Jim Dempsey, a stalwart of the Raith Rovers team of the early 1970s, is the last of the inductees for this year’s Hall of Fame.
Jim made 135 appearances for the club, scoring seven goals in a four year spell at Stark’s Park between 1971-75.
He signed for Rovers aged 24 in March 1971 after impressing for Hamilton whilst playing against the Kirkcaldy side.
“I’d played against Rovers two weeks prior to signing for them,” he remembers. “We beat them and I had one of my good games – or maybe my only good game!
“Then we played Dumbarton a week later, and after the game I got taken into the office and the Dumbarton manager wanted me to sign.
“But then the Accies chairman came in and said Raith Rovers had been on the phone about me. So I went through and spoke to the manager Bill Baxter and it was a no-brainer.”
Jim says upon his arrival at the club he knew instantly he had made the correct decision.
“I’d been through before to play against Raith Rovers and I’d always looked at them as one of the bigger boys, and that was the case when I went.
“It was different altogether. The training was different – it was three nights a week instead of the two.
“But one thing was, I said to my wife on the day that I signed, how am I going to get through to Kirkcaldy, I don’t have a car?!
“My brother-in-law was good to me though. He ran me through until about two months later when I got my own car.”
Once he got behind the wheel, Jim’s trips through from the west weren’t on his own as he was joined by other players making the journey east to Fife.
“There was Billy McLaren, Joe Baker, myself and Billy Gray – that was the mafia coming through from the west of Scotland!
“When I first joined there was players like Benny McGuire, Gordon Wallace, Roddy Georgeson, they were names that you knew, as well as big Murray McDermott who I was really friendly with, God rest him.
“Then once I was there, Joe Baker came and he was just different class. ‘Bakes’ could tell you stories and your mouth would drop open. He was telling me about playing in Italy and things like that.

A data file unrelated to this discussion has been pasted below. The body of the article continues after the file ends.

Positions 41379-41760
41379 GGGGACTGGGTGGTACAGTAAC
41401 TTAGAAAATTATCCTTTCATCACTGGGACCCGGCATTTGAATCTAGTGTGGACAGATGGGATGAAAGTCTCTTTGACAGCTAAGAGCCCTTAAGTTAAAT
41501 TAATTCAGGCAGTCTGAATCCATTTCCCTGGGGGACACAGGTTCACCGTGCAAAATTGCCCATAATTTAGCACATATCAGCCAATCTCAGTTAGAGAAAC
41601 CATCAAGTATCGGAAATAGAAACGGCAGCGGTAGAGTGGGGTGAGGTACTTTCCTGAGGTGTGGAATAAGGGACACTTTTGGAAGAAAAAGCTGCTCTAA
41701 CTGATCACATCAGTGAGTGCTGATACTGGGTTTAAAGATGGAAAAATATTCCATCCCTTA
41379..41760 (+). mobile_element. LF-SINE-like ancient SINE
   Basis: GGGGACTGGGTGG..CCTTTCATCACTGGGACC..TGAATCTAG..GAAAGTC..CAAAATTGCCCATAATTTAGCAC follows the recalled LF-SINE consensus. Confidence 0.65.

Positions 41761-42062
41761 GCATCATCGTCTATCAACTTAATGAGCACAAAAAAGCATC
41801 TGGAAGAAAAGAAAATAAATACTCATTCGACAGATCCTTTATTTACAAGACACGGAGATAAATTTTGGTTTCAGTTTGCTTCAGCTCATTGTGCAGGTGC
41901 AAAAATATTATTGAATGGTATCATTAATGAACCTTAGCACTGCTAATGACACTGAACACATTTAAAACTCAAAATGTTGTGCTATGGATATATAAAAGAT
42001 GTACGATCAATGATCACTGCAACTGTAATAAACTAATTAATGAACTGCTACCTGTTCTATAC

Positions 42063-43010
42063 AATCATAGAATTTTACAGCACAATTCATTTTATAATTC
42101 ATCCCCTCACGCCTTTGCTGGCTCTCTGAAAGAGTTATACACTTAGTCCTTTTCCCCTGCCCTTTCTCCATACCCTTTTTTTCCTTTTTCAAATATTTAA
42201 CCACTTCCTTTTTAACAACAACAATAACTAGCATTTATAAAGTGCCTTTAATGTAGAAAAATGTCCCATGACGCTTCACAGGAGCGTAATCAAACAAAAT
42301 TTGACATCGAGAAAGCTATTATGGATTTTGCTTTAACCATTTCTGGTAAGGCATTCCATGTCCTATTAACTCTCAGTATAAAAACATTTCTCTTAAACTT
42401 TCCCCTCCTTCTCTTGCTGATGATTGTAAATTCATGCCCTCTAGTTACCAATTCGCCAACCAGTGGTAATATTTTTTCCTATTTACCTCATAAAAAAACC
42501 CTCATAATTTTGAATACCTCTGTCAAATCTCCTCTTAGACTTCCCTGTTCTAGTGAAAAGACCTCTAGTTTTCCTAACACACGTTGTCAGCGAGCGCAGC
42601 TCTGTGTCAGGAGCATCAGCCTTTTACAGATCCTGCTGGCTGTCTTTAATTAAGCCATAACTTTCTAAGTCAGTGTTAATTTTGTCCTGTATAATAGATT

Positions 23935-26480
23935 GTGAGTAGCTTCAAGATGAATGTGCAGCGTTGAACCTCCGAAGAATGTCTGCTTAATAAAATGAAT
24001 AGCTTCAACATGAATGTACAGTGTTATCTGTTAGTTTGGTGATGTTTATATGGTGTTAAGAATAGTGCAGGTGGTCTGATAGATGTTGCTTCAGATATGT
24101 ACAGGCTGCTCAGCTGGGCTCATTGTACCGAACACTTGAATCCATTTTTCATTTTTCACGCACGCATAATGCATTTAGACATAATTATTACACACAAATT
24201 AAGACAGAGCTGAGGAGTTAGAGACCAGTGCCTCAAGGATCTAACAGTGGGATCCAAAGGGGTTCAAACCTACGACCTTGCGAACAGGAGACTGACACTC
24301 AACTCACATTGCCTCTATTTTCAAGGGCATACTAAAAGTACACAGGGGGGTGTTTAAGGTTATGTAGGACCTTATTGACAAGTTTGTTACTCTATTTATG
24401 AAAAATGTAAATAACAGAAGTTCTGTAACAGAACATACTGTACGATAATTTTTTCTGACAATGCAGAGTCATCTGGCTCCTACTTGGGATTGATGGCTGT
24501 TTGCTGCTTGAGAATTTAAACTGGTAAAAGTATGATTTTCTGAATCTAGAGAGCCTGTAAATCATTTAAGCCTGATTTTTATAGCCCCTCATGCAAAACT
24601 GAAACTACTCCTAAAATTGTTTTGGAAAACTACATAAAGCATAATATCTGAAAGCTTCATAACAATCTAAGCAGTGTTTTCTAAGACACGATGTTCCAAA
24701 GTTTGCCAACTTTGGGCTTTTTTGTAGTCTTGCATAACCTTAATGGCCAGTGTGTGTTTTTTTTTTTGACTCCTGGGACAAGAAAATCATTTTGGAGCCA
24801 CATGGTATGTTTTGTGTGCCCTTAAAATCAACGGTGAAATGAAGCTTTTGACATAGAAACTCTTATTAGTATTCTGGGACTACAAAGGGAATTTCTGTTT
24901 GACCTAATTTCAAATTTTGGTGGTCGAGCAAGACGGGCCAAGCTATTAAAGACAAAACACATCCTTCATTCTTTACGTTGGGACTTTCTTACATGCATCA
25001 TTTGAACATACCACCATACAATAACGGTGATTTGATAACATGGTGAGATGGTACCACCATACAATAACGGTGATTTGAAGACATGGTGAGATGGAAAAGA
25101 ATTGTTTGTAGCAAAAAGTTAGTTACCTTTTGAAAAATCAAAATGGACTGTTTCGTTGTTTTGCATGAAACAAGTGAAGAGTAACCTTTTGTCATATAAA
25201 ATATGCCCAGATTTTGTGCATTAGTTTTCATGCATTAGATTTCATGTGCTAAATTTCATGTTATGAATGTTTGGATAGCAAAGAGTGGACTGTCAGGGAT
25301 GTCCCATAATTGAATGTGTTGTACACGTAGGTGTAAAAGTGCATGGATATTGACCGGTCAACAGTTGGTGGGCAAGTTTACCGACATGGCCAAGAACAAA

“He was coming to the end of his career but he was still better than the majority of boys in that league.”
One of Jim’s stand out memories was his initial trip back to his former club.
“The first time we went back to play Hamilton I scored a goal – unusual! – so that was good, and there was the time we played Celtic in a friendly match and beat them 6-2. It wasn’t an official game but it was still really good.
“But every game I played for Raith I looked forward to it. I loved every minute of playing for Raith Rovers. It was great.”
Jim’s time at Rovers ended when he moved to Stirling Albion in 1975, but it wasn’t the end for his family, with grandson Jamie Watson signing for the club in 2017
“I was glad to see him getting fixed up with Rovers. He played a lot for the youth side but didn’t quite make it into the first team so he moved on to Albion Rovers and he was in the first team there under John Brogan.
“He moved on and he’s now at Kirkintilloch Rob Roy in the Juniors.”
Jim says he’s now looking forward to proudly taking his place at the sold out Hall of Fame evening on Monday, November 11.
“I’ve been to a couple of them before and they were great nights,” he said.
“I’m really chuffed with this. There’s hundred and hundreds of former players who won’t get near the Hall of Fame so to be recognised, I’m really proud.
“It’s really good for my whole family, they’ve all been talking about it so I’m going to try and get as many people through as possible.
“Bellshill might be empty that night!”
Jim will join fellow inductees Mark Campbell, Mario Caira, Davie Sinclair, Dave Morris and Jason Dair on stage for the sold-out show at the Adam Smith Theatre on Monday, November 11.